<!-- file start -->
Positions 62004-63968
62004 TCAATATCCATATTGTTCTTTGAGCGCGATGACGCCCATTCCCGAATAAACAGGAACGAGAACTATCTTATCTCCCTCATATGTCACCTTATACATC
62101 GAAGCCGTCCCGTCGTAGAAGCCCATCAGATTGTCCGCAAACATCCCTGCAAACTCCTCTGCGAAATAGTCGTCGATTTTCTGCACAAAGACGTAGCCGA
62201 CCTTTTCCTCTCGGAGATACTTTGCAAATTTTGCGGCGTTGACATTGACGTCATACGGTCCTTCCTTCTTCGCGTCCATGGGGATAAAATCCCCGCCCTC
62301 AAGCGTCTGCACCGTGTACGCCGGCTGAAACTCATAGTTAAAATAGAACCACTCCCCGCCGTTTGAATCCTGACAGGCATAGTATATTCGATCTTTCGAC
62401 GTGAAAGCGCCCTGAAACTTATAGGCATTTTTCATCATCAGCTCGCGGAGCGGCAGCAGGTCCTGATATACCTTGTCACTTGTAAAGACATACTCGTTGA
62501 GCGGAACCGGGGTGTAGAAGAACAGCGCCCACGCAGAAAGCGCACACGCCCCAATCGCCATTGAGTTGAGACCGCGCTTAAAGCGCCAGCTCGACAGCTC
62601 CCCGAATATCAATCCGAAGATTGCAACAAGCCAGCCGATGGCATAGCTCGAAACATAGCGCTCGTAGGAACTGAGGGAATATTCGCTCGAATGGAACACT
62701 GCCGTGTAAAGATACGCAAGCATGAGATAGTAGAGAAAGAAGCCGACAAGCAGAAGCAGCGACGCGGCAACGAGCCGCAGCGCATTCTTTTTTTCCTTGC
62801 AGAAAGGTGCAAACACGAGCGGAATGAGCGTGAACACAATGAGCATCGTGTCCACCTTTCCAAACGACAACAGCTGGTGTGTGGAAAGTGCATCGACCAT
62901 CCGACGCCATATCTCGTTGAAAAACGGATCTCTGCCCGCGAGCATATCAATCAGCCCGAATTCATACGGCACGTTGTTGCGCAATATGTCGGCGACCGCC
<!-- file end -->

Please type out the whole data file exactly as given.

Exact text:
Positions 62004-63968
62004 TCAATATCCATATTGTTCTTTGAGCGCGATGACGCCCATTCCCGAATAAACAGGAACGAGAACTATCTTATCTCCCTCATATGTCACCTTATACATC
62101 GAAGCCGTCCCGTCGTAGAAGCCCATCAGATTGTCCGCAAACATCCCTGCAAACTCCTCTGCGAAATAGTCGTCGATTTTCTGCACAAAGACGTAGCCGA
62201 CCTTTTCCTCTCGGAGATACTTTGCAAATTTTGCGGCGTTGACATTGACGTCATACGGTCCTTCCTTCTTCGCGTCCATGGGGATAAAATCCCCGCCCTC
62301 AAGCGTCTGCACCGTGTACGCCGGCTGAAACTCATAGTTAAAATAGAACCACTCCCCGCCGTTTGAATCCTGACAGGCATAGTATATTCGATCTTTCGAC
62401 GTGAAAGCGCCCTGAAACTTATAGGCATTTTTCATCATCAGCTCGCGGAGCGGCAGCAGGTCCTGATATACCTTGTCACTTGTAAAGACATACTCGTTGA
62501 GCGGAACCGGGGTGTAGAAGAACAGCGCCCACGCAGAAAGCGCACACGCCCCAATCGCCATTGAGTTGAGACCGCGCTTAAAGCGCCAGCTCGACAGCTC
62601 CCCGAATATCAATCCGAAGATTGCAACAAGCCAGCCGATGGCATAGCTCGAAACATAGCGCTCGTAGGAACTGAGGGAATATTCGCTCGAATGGAACACT
62701 GCCGTGTAAAGATACGCAAGCATGAGATAGTAGAGAAAGAAGCCGACAAGCAGAAGCAGCGACGCGGCAACGAGCCGCAGCGCATTCTTTTTTTCCTTGC
62801 AGAAAGGTGCAAACACGAGCGGAATGAGCGTGAACACAATGAGCATCGTGTCCACCTTTCCAAACGACAACAGCTGGTGTGTGGAAAGTGCATCGACCAT
62901 CCGACGCCATATCTCGTTGAAAAACGGATCTCTGCCCGCGAGCATATCAATCAGCCCGAATTCATACGGCACGTTGTTGCGCAATATGTCGGCGACCGCC